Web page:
Asia Perspective: Braving the Economic Woes in Singapore


Roman Stoic philosopher and statesman Seneca (Lucius Annaeus Seneca) once said, “Fire is the test of gold; adversity, of strong men.”

In today’s global economic meltdown, it would appear even the most successful of nations and corporations are facing either tremendous challenges or, in the case of some corporations, complete collapses altogether. If this is Seneca’s vision of the fire that refines gold, then surely such adversity must make some of the toughest survivors out of nations and corporations.

The Singapore government has traditionally been very prudent. In drastic and challenging times such as this, it rises to lead and reduces the impact of the economic crisis not only to commercial entities, but also to the everyday Singaporean.

On January 22, 2009, Minister for Finance Mr. Tharman Shanmugaratnam delivered the 2009 budget. The honorable minister announced a Resilience Package of S$20.5 billion (approximately US$13 billion), which is geared toward saving jobs for Singaporeans, stimulating bank lending, enhancing business cash flow and competitiveness, supporting families, and building a home for the future. According to BBC UK, this budget would be valued at 6 percent of the island nation’s GDP. Some of the measures include the Jobs Credit Scheme to help employers defray employee costs and thereby retain as many resident employees as possible, rather than simply laying off local employees first. Already, the fears of people getting laid off is very real. According to the same article by BBC UK, Credit Suisse predicted that 300,000 more jobs may be cut by the end of 2010. The stimulus package also enhances local bank lending schemes, where the Singapore government will have a Special Risk-Sharing Initiative with a bridging loan program and trade financing, so that banks are more willing to lend to local enterprises. The government also announced a 1 percent corporate tax cut to 17 percent.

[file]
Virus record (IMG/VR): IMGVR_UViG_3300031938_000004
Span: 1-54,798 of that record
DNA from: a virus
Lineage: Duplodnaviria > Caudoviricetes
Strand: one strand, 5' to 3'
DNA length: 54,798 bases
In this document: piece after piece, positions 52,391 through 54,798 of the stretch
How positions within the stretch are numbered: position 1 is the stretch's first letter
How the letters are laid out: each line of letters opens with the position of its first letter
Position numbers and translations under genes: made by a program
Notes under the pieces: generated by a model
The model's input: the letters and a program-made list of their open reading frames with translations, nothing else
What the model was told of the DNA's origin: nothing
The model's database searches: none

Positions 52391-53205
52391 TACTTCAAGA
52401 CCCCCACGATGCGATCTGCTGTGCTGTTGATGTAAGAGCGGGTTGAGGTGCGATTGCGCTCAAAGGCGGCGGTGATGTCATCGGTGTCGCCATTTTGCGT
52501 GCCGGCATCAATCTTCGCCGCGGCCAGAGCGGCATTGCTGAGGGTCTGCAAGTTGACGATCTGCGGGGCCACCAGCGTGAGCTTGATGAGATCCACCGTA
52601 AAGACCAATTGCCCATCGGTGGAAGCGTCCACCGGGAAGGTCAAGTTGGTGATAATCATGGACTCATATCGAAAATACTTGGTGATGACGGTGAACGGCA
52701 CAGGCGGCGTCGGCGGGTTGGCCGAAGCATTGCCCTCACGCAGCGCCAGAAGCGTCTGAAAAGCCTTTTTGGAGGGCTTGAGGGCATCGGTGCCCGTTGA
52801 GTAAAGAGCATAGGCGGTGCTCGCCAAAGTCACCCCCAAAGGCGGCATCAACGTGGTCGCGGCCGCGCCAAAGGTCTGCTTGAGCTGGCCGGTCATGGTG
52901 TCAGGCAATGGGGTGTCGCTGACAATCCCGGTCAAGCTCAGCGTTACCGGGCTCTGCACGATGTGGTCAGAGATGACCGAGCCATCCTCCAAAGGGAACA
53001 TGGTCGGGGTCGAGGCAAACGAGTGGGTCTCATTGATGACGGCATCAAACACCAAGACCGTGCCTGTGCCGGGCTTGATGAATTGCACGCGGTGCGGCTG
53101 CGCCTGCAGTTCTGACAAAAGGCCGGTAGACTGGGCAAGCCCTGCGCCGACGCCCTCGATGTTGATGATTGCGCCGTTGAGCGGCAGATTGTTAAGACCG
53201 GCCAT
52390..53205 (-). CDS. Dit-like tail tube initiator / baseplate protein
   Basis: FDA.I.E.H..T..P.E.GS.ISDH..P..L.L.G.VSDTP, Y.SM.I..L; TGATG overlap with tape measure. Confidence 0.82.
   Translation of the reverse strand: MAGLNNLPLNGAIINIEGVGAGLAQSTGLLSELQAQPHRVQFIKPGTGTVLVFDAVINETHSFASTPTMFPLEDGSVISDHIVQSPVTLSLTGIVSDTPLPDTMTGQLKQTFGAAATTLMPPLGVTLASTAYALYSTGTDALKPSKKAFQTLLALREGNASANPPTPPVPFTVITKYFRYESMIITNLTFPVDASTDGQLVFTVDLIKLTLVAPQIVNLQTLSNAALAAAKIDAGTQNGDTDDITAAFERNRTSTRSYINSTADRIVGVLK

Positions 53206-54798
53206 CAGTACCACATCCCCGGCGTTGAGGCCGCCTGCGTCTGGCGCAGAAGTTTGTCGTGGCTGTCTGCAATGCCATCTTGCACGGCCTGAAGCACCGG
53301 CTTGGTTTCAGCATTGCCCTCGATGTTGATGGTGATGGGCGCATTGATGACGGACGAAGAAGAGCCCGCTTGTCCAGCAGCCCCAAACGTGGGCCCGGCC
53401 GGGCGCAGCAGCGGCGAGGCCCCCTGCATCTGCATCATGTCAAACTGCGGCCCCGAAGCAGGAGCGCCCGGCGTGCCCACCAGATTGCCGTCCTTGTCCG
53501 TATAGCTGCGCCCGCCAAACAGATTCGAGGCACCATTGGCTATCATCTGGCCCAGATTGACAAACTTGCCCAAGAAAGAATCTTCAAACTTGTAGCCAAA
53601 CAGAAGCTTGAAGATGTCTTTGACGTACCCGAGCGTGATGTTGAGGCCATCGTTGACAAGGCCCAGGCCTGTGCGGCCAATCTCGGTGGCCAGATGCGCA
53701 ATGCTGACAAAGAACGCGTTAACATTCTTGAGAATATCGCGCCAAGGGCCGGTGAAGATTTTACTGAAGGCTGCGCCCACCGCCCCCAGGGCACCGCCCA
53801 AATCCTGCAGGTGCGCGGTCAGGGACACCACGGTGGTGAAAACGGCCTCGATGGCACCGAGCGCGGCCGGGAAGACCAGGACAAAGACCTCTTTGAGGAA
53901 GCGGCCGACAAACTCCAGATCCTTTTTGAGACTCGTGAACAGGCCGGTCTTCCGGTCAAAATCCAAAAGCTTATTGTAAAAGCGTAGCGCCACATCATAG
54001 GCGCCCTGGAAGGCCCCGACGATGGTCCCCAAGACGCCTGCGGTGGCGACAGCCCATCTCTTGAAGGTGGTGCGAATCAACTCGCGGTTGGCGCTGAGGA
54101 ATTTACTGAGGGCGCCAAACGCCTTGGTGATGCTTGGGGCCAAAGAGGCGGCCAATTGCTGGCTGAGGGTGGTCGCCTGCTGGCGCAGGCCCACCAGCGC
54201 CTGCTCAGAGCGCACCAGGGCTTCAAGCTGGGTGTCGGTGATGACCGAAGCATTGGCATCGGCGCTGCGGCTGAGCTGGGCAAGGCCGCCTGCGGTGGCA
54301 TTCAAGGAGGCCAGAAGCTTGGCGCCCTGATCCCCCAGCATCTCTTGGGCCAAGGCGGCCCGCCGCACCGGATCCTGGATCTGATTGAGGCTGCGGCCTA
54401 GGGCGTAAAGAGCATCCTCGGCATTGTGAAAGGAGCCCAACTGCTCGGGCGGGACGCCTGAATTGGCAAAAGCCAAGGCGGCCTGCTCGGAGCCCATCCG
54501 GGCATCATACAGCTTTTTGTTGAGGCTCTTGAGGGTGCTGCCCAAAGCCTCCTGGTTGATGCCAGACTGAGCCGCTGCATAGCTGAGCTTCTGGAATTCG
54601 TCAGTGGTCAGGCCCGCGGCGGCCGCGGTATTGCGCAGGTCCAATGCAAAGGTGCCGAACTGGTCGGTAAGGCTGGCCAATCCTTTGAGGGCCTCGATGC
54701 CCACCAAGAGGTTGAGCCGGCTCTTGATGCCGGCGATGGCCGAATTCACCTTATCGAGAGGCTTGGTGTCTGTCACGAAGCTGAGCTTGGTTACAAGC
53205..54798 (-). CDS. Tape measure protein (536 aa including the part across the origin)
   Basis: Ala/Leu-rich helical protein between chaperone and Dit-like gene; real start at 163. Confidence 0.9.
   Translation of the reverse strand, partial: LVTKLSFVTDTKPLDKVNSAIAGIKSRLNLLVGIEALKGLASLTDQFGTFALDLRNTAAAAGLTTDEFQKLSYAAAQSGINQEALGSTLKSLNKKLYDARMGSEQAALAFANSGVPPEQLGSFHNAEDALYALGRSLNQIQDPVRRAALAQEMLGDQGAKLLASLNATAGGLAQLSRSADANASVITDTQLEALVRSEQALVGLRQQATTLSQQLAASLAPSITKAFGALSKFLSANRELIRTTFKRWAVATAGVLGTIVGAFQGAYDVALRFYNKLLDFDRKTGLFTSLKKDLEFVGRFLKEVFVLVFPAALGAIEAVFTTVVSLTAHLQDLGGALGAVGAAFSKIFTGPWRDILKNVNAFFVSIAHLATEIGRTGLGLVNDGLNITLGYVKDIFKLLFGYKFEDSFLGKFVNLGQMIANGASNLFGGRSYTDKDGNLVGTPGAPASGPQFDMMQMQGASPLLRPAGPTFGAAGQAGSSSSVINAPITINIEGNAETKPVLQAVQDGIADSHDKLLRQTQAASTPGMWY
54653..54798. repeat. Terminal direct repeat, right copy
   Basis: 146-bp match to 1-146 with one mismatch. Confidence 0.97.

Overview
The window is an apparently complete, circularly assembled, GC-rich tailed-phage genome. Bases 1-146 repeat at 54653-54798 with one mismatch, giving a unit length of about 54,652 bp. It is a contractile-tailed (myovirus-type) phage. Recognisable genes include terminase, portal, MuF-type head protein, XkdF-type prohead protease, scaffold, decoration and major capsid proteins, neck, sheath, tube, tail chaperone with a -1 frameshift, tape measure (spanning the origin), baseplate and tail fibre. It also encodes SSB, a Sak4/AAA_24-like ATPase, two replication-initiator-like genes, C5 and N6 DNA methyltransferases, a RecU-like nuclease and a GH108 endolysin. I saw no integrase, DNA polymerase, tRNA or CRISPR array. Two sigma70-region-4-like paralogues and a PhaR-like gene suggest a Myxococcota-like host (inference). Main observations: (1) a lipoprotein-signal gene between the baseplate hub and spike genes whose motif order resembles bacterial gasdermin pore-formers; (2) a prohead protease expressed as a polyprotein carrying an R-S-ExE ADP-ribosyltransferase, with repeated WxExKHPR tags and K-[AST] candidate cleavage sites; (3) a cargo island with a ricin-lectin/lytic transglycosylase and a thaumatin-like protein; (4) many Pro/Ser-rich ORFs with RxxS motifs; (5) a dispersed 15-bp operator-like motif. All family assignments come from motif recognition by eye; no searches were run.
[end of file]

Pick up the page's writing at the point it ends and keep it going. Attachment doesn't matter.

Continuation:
So against a backdrop of declining demand for products and services worldwide, shrinking availability of credit, and a gloomy atmosphere to top it off, how would ethical corporations cope?

It might be important to remember that while the times were good and contracts were continuously won by able employees and delivered successfully to paying customers by internal experts and support teams, these are the same good employees who deserve to ride out the economic storm with your corporation together. After all, many corporations have gone through tremendous efforts to recruit the best talents. So it would make perfect sense not to simply lay off good people just because the numbers are down due to global fallouts. Once the economic storm is over, companies that have laid off employees would need to hire all over again. Put yourself in the shoes of prospective candidates. Would a candidate have rational fears that a trigger-happy organization that hires and fires rapidly, might do the same to this candidate? Hiring people is the same as winning customers. Retaining an existing customer is more profitable and easier than trying to win new ones.

But the reality is still present — sales are down, orders are down, and customers are fewer and harder to find. Beyond having the goodwill to retain existing employees, there must be a collaborative way with the employees to see how best to retain them under such grueling circumstances. For example, some organizations might consider pay cuts for all, peripheral cost-cutting measures (such as the reduction of staff perks and recreation), and perhaps even shorter work hours and the reduction of shifts, with a corresponding reduction in pay. Such extraordinary measures, while not making anyone happy, will at least cushion the employees from straight layoffs. Managers may even be flexible to allow some employees to take longer leave altogether, and reduce staff costs and operating costs appropriately. Such employees may take the time to spend more time with family, or perhaps even take up new enrichment or credit courses for future capability development.

Throughout its short history, Singapore has demonstrated a resilience and strength that competes well. There is no doubt that Seneca’s vision of the grueling fire will refine gold out of many Singaporeans, and many will emerge stronger, faster, and more capable.

By Seamus Phan

Based in Singapore, Seamus Phan is
one of Asia’s leading thinkers and practitioners
in business leadership, Internet security, and marketing.